Tasha Reiko Brown
TASHA REIKO BROWN
The makeup artist, mother, and Committee member on how Sam Fine, Jill Scott, and traveling the world changed her life.
- Written By
- Patty Tortolani
In celebration of Black excellence, VIOLET GREY spotlights the creatives, brand founders, and entrepreneurs making an immeasurable impact on The Industry.
For all that Tasha Reiko Brown has going on in her life, she’s remarkably serene. Among the industry’s most in-demand makeup artists (clients include Alicia Keys and Gabrielle Union-Wade), Reiko Brown is as passionate about the details of her craft (applying highlighter is “painting with light”) as she is about opening doors and creating a community where others can flourish. Here, she reflects on career milestones, including the song that changed her life.
VIOLET GREY: What do you love most about your job?
TASHA REIKO BROWN: What I love most, is that it allows me the opportunity to work with people who are absolute masters in their craft, whether it is a hairstylist who has just gotten to a level of excellence, a stylist who is a fashion historian, or a director whose eye changes the way that you view cinema. The precision with which they execute their craft is so inspiring, and it pushes me to do more.
VG: You've had an incredible career. Are there any milestones you are most proud of?
TRB: One of the milestones I am most proud of is all the travel that I’ve done. I don’t know if that’s a milestone per se, but it is an aspect of my career that I am excited to have gotten to do. It allowed me to show my son the world and hopefully, it helps him better find his place in the world. Another incredible moment will always be watching Jill Scott sing “Strange Fruit.” Her voice was so full of passion, purpose, and hope. It was so transformative. The fact that I made it so far in my career to do Jill Scott’s makeup, and then for some reason, she opened her mouth, and she sang “Strange Fruit”—completely changed the course of my life.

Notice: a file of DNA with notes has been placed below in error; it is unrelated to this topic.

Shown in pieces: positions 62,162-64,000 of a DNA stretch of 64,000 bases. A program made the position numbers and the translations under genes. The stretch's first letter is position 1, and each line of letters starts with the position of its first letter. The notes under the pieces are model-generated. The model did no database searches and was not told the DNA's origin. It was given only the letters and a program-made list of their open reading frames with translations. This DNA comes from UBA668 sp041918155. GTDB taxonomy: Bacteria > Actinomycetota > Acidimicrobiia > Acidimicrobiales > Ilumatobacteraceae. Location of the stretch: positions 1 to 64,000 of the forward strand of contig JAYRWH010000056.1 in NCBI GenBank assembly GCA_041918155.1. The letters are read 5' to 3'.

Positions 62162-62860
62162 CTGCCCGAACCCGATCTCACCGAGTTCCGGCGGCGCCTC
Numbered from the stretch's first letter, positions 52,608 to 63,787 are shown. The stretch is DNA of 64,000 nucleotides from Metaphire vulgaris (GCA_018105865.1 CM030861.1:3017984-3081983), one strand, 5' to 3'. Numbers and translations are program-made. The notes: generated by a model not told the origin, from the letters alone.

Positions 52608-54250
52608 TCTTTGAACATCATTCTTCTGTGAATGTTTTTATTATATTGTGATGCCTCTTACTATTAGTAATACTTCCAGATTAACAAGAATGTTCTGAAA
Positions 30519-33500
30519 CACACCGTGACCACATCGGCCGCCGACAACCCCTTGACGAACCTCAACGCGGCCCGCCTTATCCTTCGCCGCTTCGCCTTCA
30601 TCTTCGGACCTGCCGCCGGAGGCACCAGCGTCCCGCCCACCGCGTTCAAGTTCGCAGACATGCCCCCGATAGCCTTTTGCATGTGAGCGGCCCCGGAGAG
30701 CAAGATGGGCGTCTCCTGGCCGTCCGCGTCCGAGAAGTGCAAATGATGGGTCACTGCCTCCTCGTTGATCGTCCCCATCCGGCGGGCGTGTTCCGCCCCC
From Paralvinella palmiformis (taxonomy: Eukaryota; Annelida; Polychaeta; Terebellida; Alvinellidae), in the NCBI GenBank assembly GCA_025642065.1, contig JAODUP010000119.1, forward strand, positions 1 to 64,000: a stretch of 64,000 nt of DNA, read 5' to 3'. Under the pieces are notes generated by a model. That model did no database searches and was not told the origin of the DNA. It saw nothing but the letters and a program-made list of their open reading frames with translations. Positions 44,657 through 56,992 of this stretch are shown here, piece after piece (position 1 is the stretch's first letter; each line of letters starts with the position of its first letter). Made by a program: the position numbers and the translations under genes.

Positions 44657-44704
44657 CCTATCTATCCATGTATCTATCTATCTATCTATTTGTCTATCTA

VG: What role has mentorship played in your career?
TRB: The role mentorship has played in my career—and that it should play in everyone’s career—is essential. A lot of times, due to generational access, you are forging a path where you haven’t seen someone go in that direction before, so there’s no clear-cut way to get to where you want to go. So having a mentor, and finding someone with whom you can connect in their journey to help you along your journey is so important. For me, it was Sam Fine. It was the first time I saw myself reflected back at myself. How lucky are we that he is such a gracious, elegant, and kind artist? And not only was he successful, but he made sure that he left the door open behind him. And he developed tools so we too might be as successful as him.
VG: Do you mentor?
TRB: Yes. Sam Fine is a huge inspiration as to why I mentor people as much and as often as I can. It takes so little to give someone an encouraging word that if they look up to you it could make their day. It could be the reason why they push on and go forward. I think there are so many beautiful up-and-coming artists. There’s Kasha Lassian. I think she’s fantastic. She’s a breath of fresh air. If she needs anything, I’m definitely a phone call away. If you get to a place in your career and you shut the door behind you, and you turn the lock, and you took nobody with you, you decided you wanted to be one of one and most special. I think there’s no honor in that. I feel like it is your obligation to lift somebody else up. If you’re blessed enough to get those opportunities, there is enough work for everyone, so bring somebody else along for the ride.
VG: What is the product your friends always ask for advice on?
TRB: My friends ask me most about complexion products. I think everyone is searching for the holy grail of beauty, which is what your version of beautiful clean skin is. Everyone wants a flawless complexion because it's what gives you confidence. So my friends always want me to walk them through that process and ensure that they are using the best coverage for their skin at all times.